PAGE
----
Washington State University Tri-Cities is more than just the name of a branch campus.
The title accurately reflects the sense of ownership this community has for the school, a strength that the next chancellor should build upon.
Tri-City residents forged deep connections to this institution -- especially in rallying together to turn it into a four-year university. The community has been there every step of the way, from the initial concept to the first graduating class and beyond.
Community leaders and citizens came together to form a vision of higher education in the Tri-Cities. They took not just one, but two, runs at the Legislature to make it happen.
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Since the school opened its doors to freshmen in 2007, the community has created opportunities and partnerships for WSU-Tri-Cities' students that far exceed what happens in most other communities.
All first-year students received a $1,000 scholarship for their freshman and senior years. And they were given laptops -- all through community partnerships. And that was only the beginning.
The Wine Science Center that's under construction in north Richland is a stellar example of the partnership with and the broader community.
WSU-Tri-Cities, the city of Richland and the wine industry united to form the Wine Science Center Development Authority, which pulled together funds to make the center a reality.
The Washington Wine Commission pledged $7.4 million toward building the research facility. The collaborative effort between WSU Tri-Cities and the Pacific Northwest National Laboratory to build and operate the school's biofuels lab is another great example.
If synergy hadn't become an overused buzzword, it would perfectly describe the relationships WSU Tri-Cities has forged with its neighbors.
Synergy -- the working together of two things to produce results greater than either could accomplish on its own -- has been the backbone of the school's success.
Nearly all of these partnerships were under the leadership of former Chancellor Vicky Carwein. She was the right leader for this community and campus, but she has moved on.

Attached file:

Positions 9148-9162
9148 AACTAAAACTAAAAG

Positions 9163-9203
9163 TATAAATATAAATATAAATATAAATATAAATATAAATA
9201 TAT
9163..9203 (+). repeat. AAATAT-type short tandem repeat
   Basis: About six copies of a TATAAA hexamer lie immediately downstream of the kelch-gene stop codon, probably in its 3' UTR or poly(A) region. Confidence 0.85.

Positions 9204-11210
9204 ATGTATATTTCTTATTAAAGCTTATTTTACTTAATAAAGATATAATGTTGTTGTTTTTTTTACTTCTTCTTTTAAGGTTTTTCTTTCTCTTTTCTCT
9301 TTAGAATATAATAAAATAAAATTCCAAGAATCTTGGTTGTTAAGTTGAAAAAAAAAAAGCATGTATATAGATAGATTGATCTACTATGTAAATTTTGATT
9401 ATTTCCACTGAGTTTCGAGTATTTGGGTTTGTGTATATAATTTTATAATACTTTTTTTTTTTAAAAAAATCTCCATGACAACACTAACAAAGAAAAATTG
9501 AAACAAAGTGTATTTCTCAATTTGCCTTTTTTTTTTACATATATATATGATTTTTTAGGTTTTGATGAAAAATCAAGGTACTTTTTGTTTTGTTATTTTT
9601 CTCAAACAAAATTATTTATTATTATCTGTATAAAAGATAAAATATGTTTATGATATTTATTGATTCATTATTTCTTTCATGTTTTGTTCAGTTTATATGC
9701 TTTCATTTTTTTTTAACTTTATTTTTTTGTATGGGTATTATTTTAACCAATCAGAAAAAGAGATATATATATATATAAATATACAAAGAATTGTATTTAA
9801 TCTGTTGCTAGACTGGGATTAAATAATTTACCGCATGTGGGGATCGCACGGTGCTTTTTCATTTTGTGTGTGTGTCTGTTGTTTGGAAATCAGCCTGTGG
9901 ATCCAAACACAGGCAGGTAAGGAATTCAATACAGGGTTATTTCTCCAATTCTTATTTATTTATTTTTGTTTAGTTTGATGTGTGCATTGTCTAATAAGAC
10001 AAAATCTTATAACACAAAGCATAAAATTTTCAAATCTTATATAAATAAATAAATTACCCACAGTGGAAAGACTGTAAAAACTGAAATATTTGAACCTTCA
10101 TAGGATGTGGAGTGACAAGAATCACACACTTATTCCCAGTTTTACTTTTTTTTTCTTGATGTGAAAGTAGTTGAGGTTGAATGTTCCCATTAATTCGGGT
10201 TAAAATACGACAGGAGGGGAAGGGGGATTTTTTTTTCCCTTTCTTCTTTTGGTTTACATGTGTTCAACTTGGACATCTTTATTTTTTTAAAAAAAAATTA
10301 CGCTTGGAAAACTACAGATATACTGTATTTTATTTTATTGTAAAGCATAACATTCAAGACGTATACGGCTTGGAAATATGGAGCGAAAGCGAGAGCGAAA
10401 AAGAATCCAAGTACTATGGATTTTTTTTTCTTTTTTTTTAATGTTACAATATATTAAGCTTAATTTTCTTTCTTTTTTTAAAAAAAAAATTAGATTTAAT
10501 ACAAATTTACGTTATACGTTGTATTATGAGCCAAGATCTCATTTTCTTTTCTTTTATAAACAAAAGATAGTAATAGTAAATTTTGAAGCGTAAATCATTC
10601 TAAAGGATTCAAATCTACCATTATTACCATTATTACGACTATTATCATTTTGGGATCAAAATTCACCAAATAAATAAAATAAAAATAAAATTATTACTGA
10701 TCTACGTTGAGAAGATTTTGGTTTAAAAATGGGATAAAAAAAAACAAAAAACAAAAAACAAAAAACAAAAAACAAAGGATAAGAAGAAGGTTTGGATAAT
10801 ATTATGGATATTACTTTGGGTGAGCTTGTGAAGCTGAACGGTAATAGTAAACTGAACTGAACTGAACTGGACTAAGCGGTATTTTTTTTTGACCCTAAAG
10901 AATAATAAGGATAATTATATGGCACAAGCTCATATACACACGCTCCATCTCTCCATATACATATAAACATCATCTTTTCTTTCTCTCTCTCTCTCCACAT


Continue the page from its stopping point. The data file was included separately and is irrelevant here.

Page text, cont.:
Carwein accepted a new post this summer at Indiana University-Purdue University Fort Wayne, and her seat in the Tri-Cities needs to be filled.
We were glad to see the search for her replacement make good use of the strong bonds between the community and branch campus.
The 17-member search committee is a mix of academic officials and community leaders. PNNL Director Mike Kluse and Danny Talbot, clinical associate professor at WSU Tri-Cities, are co-chairmen of the committee.
It's equally appropriate that the search committee is introducing the finalists to the community, after narrowing their choices down from 40 candidates to a handful. It would be especially encouraging -- and instructive to the prospects -- if community members take advantage of the opportunity.
The first of the candidate, Karla V. Hughes, provost and vice president of academic affairs for Morehead State University in Kentucky, will be on the Richland campus today. Campus and community members are invited to meet her during a forum from 12:10-1:15 p.m. in the auditorium of the East Building at 2719 Crimson Way.
A second candidate, Ronald T. Brown, is provost and senior vice president for academic affairs at Wayne State University in Detroit.
The public forum with Brown is Monday at the same time in the same building.
We appreciate the search committee giving the community the opportunity to meet the candidates. The relationship between the chancellor and the community has been vital over the past seven years. It's crucial to the school and the Tri-Cities for those ties to continue.